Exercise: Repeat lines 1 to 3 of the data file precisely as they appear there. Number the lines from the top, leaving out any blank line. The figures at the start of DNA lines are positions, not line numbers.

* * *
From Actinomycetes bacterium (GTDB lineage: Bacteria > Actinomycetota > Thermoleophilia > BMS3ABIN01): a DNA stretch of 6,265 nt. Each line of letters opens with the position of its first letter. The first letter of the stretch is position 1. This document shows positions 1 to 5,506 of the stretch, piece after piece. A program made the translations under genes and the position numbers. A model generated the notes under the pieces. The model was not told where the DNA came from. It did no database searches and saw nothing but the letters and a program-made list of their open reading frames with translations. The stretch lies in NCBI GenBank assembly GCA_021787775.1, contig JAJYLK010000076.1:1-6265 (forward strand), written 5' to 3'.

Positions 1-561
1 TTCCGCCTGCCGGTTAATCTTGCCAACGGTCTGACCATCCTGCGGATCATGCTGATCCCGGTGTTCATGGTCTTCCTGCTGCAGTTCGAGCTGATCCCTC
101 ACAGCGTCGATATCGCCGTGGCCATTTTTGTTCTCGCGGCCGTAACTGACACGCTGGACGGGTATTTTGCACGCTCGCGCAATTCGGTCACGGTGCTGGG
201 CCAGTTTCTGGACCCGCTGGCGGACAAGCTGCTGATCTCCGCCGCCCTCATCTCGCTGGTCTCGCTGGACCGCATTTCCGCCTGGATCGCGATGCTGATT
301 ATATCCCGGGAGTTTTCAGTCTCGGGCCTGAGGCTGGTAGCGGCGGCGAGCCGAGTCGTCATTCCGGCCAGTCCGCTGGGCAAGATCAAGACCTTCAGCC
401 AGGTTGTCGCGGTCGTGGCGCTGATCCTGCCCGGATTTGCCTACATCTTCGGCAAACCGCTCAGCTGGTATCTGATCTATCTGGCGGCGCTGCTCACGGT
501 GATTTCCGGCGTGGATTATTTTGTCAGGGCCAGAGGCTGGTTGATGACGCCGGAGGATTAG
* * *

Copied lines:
From Actinomycetes bacterium (GTDB lineage: Bacteria > Actinomycetota > Thermoleophilia > BMS3ABIN01): a DNA stretch of 6,265 nt. Each line of letters opens with the position of its first letter. The first letter of the stretch is position 1. This document shows positions 1 to 5,506 of the stretch, piece after piece. A program made the translations under genes and the position numbers. A model generated the notes under the pieces. The model was not told where the DNA came from. It did no database searches and saw nothing but the letters and a program-made list of their open reading frames with translations. The stretch lies in NCBI GenBank assembly GCA_021787775.1, contig JAJYLK010000076.1:1-6265 (forward strand), written 5' to 3'.

Positions 1-561
1 TTCCGCCTGCCGGTTAATCTTGCCAACGGTCTGACCATCCTGCGGATCATGCTGATCCCGGTGTTCATGGTCTTCCTGCTGCAGTTCGAGCTGATCCCTC